16 June, 2022
Projects and bees give volunteer wrangler a buzz
Anne McMillan has had higher-powered jobs, but loves working alongside other volunteers on grassroots environmental projects. She tells Helen Vause about the pleasures of her local role.
It’s the rhythms of nature that drive the working schedule most days for Anne McMillan.
Where once she worked in high-powered positions, her agenda these days often sees her in gumboots up to her ankles in mud.
At 66, McMillan is loving her reinvention as a core member of the team overseeing the work of Restoration Takarunga Hauraki, coordinating and working alongside groups of volunteers on projects in local forests, wetlands and streams.
On the morning the Flagstaff sits down with her, she’s already made a dash to the nursery off Mt Cambria Reserve where an earlier downpour has filled an overhead canopy, threatening the precious potted seedlings underneath with a damaging deluge of water. Crisis averted, she’s barely back home when the bee keepers, all kitted out in protective gear, hove into sight to tend a beehive outside her living-room window.
“Bees are lovely pets,” says McMillan who was previously allergic to the little creatures but has become desensitised to them.
Living in tune with nature, in the urban heart of the peninsula, is a happy fit for McMillan, though the pathway to this stage of her life and work has taken many turns.
Back in the 1970s, she left high school in Rotorua for Palmerston North and Massey University. With a degree in IT and maths, she headed to Wellington to work on and later manage the Bankcard (later Mastercard) system. Going the extra mile in that job meant being on call 24/7, whenever glitches hit the system.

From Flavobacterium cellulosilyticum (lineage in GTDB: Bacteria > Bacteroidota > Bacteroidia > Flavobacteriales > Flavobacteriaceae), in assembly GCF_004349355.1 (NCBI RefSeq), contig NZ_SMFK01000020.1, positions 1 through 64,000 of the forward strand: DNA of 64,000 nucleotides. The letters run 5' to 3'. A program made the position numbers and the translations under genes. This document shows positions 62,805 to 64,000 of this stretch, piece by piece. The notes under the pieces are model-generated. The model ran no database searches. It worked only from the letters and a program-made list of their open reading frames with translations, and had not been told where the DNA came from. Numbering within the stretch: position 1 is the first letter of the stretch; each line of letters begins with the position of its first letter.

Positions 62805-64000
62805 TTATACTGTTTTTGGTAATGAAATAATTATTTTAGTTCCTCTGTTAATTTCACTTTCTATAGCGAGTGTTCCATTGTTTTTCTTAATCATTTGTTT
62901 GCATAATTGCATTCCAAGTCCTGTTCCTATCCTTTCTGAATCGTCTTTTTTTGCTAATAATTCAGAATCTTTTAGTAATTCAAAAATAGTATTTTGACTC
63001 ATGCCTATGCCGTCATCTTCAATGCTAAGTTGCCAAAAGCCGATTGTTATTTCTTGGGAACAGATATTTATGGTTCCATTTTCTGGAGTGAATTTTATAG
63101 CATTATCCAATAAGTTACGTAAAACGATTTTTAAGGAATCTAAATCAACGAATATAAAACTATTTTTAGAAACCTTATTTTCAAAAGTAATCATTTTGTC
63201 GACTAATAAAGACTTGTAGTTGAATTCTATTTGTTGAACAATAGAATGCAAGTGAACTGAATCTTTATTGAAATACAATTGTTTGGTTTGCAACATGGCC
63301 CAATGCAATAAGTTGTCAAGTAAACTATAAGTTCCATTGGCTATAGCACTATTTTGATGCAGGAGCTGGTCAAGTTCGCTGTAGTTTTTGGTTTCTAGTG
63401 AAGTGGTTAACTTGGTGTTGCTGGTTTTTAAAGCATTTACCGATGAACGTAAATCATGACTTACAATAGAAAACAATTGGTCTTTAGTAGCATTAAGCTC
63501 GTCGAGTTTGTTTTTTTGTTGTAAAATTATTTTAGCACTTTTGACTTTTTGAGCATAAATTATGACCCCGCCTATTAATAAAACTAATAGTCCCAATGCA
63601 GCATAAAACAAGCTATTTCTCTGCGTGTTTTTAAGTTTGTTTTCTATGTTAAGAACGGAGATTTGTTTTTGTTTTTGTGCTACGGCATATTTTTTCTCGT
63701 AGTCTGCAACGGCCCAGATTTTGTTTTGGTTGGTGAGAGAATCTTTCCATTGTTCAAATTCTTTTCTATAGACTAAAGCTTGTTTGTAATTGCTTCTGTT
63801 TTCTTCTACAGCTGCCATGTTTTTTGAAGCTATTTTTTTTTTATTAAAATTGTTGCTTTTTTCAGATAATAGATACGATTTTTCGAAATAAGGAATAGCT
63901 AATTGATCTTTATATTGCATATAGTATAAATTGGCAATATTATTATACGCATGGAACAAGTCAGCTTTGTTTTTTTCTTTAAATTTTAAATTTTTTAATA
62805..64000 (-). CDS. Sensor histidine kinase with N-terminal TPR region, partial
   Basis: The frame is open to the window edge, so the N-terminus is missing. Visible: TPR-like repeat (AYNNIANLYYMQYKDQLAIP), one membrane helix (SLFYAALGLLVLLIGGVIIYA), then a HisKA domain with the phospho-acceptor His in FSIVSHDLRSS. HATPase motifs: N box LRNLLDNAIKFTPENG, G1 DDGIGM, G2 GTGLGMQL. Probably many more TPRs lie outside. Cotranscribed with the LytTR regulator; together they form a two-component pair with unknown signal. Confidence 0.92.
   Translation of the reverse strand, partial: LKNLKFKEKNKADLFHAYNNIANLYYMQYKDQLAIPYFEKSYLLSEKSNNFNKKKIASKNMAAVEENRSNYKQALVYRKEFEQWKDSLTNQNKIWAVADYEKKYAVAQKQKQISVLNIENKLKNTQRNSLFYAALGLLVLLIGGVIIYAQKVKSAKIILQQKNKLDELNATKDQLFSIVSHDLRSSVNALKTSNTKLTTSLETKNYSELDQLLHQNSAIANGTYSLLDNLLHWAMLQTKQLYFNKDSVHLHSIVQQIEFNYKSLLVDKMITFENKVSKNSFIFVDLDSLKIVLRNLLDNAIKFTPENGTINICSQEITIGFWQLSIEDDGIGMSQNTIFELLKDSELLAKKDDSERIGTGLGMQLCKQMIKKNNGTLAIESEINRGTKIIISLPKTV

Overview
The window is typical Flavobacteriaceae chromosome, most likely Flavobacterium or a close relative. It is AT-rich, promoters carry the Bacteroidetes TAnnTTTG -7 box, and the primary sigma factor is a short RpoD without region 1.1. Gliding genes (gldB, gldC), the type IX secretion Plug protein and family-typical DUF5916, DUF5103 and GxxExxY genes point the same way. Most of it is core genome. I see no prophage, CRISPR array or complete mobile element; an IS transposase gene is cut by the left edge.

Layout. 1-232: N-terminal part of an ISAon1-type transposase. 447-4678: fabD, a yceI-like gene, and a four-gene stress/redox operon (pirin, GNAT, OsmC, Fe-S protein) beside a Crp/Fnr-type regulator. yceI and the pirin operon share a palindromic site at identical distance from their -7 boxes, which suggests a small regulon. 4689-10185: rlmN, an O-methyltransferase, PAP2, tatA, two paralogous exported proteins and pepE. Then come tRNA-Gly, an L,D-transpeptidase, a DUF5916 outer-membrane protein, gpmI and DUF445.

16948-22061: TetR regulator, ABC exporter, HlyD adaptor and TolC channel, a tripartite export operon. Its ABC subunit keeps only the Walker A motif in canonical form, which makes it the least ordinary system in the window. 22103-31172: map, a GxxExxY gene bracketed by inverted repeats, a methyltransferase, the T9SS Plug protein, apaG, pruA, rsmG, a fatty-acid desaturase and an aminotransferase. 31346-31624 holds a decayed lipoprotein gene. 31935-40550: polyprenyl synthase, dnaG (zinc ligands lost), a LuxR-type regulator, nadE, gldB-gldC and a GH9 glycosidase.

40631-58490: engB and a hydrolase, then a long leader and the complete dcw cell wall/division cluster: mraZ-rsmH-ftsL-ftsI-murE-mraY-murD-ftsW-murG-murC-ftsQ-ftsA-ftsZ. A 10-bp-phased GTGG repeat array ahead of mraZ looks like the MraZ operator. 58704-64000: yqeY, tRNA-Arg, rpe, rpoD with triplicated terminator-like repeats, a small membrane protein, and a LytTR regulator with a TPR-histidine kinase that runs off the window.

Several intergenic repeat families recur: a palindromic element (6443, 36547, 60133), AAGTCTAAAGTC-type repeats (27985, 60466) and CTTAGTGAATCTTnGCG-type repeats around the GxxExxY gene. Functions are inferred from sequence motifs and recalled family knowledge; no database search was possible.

“In that era I was working at the coal face in IT, and that included designing systems. It was actually quite creative,” she says. “But also it was very full on.”
Married and with a family, she moved back to Rotorua and worked in IT roles on aviation and forestry systems.
Always with an eye to the environment, long before it became the focus of her ‘day job’, McMillan was regularly out in nature cycling, running, walking and planting trees.
“I’d go along with the guys when they went out duck shooting and I’d be out planting trees.”
McMillan is an insulin-dependent diabetic and she says exercise and fitness has always been an important part of living well. “I’m lucky I’ve always had a ton of energy and I’ve always been able to give a hundred percent to whatever I’m doing.”
For her 50th birthday it would have been no surprise to those close to her that McMillan decided she’d celebrate over the year by knocking off the peaks of the highest maunga around the region.
Kicking off her birthday challenges, she hiked to the top of Mt Taranaki on her own and marked it off the list. Next up she recounts getting out of bed at dawn one morning in Rotorua, driving to the skifields, hopping onto a chairlift and then hiking up to the top of Ruapehu. On another day hike she reached the summit of Tongariro.
But just getting to Mt Makorako, the last peak on her list, was a more challenging exercise on her milestone birthday celebration plan. Makorako is a 1727-metre peak amidst the gnarly Kaimanawa Ranges. To start her climb, McMillan had to make a two-day hike through dense forest, overnight in a hikers’ hut and then bushwhack and scramble her way to the top, again on her own and well off the beaten track.
“I was always very confident that I could do it,” says McMillan. “They were fantastic trips.” Her 60th was celebrated ballooning.